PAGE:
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This Time a Better Earth, by Ted Allan

University of Ottawa Press | Canadian Literature Collection


A young Canadian marches over the Pyrenees and enters into history by joining the International Brigades—men and women from around the world who volunteered to fight against fascism in the Spanish Civil War. This new edition of Ted Allan’s novel, This Time a Better Earth, reintroduces readers to the electrifying milieu of the Spanish Civil War and Madrid, which for a short time in the 1930s became the epicentre of a global struggle between democracy and fascism. This Time a Better Earth, first published in 1939, tells the story of Canadian Bob Curtis from the time of his arrival in Spain and the idealism and trials of the international volunteers. Allan’s novel achieves the distinction of being both a work of considerable literary and historical significance and a real page-turner.

This is the first installment of a series of titles to be published in the Canadian Literature Collection under the Canada and the Spanish Civil War banner. This is a large-scale project devoted to the recovery and presentation of Canadian cultural production about the Spanish Civil War (spanishcivilwar.ca), directed by Bart Vautour and Emily Robins Sharpe.

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Alan Herman in Montréal. A dedicated Young Communist, he was a correspondent for the Toronto Daily Worker and The Clarion, and it was then that he adopted the name Ted Allan to infiltrate a fascist organization and write an exposé. He served in the International Brigade in the Spanish Civil War, of which This Time a Better Earth is a fictionalized account. His later novel Love Is a Long Shot (1984), which won the Stephen Leacock Award, is a humorous and autobiographical portrait of a teenage socialist. Ted Allan’s best-known book is The Scalpel, the Sword: The Story of Doctor Norman Bethune (1952), written in collaboration with Sydney Gordon and later adapted for the screen.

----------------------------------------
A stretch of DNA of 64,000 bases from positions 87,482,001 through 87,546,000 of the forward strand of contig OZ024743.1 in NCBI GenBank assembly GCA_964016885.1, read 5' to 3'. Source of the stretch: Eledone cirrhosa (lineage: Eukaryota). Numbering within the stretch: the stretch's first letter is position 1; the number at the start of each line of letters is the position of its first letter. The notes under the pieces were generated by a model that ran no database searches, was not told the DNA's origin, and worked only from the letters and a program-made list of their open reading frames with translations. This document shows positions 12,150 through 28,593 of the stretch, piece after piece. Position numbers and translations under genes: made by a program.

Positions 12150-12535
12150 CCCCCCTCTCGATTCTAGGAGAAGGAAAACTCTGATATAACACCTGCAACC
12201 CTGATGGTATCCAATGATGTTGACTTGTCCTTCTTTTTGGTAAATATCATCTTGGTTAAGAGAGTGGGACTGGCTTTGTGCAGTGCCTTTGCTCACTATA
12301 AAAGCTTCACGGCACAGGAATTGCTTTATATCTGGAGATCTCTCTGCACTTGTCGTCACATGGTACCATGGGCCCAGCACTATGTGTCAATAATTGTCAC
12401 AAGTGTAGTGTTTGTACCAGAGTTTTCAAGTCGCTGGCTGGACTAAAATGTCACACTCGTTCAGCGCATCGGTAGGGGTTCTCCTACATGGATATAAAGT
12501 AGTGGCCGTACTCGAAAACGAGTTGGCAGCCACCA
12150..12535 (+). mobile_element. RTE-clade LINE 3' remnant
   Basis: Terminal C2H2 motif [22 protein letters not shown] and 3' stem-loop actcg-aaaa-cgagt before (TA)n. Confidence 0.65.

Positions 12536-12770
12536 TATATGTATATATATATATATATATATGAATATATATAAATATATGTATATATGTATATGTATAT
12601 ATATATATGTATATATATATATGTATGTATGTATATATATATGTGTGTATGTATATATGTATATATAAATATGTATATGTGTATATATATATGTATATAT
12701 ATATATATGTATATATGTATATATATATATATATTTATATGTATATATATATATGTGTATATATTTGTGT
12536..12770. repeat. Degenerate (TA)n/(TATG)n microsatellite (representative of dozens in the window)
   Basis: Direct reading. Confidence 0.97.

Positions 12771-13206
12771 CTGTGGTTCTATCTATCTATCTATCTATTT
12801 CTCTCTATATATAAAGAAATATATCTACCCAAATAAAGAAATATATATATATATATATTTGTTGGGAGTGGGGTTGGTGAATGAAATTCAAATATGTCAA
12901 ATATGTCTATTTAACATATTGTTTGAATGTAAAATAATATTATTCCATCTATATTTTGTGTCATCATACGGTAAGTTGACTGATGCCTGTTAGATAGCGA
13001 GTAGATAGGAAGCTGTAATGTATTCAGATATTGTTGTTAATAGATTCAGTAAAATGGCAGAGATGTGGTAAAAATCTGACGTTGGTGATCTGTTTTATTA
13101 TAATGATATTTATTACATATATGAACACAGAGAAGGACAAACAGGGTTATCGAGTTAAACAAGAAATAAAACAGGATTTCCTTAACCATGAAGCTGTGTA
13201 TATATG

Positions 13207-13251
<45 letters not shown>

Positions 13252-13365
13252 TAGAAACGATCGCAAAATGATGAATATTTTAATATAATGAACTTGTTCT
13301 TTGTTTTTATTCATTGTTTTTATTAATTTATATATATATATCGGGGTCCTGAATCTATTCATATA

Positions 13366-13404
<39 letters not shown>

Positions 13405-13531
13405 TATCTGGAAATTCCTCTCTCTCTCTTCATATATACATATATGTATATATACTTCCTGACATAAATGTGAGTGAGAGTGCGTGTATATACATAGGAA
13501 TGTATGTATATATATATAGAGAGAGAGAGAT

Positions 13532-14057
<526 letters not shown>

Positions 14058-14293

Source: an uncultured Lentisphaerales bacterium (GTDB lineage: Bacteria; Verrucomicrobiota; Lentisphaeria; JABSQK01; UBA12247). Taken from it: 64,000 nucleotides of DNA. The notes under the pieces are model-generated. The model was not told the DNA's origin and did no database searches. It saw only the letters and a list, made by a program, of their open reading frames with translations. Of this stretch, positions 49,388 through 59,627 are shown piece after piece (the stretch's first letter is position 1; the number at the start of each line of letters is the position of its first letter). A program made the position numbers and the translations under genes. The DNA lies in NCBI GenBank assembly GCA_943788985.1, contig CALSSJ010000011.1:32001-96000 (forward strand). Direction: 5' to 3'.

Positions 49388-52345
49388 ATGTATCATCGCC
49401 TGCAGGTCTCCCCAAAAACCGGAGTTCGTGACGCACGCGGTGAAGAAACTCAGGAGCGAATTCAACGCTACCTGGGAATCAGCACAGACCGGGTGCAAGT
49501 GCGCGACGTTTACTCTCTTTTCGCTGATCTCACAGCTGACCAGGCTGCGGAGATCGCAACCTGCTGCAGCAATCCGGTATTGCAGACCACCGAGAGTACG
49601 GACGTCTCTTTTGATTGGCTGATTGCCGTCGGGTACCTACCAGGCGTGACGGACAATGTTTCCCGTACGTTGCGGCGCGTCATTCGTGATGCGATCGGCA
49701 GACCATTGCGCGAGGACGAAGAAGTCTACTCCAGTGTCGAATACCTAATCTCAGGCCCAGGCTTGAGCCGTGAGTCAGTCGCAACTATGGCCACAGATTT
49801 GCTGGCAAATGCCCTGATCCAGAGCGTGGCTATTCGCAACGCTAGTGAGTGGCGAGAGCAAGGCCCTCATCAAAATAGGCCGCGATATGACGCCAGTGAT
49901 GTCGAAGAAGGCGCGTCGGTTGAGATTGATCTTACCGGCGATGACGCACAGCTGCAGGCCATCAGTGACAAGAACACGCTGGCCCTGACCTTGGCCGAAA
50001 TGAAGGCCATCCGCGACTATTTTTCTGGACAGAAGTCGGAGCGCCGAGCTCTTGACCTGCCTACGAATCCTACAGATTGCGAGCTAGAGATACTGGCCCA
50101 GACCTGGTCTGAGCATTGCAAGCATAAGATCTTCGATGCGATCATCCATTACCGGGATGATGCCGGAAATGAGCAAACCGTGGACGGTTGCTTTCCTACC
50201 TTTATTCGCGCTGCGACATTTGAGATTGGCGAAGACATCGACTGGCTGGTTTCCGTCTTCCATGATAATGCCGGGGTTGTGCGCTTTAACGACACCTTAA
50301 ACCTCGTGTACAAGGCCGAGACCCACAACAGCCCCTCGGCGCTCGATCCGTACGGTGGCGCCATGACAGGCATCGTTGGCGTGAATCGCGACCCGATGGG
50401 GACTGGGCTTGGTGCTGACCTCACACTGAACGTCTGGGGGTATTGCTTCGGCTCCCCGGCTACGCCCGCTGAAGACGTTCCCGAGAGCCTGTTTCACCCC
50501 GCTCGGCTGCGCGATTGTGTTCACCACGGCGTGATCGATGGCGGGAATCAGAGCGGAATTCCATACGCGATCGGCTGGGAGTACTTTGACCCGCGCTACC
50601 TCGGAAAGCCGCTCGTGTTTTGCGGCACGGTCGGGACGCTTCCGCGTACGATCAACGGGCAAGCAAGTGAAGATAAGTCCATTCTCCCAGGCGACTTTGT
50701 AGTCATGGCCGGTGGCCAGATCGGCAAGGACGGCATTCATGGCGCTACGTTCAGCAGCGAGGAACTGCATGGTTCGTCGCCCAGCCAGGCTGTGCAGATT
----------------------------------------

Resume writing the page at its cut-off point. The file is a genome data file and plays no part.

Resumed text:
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Bart Vautour is Assistant Professor of English at Dalhousie University. He is a scholar of Canadian literature, with a particular interest in the interplay between the history of transnational Canadian cultural production and its contemporary publics. He is co-editor, with Erin Wunker, Travis V. Mason, and Christl Verduyn, of Public Poetics: Critical Issues in Canadian Poetry and Poetics. He is currently completing a monograph project, The Deed Becomes the Word: Canadian Media and Writing on the Spanish Civil War.

 
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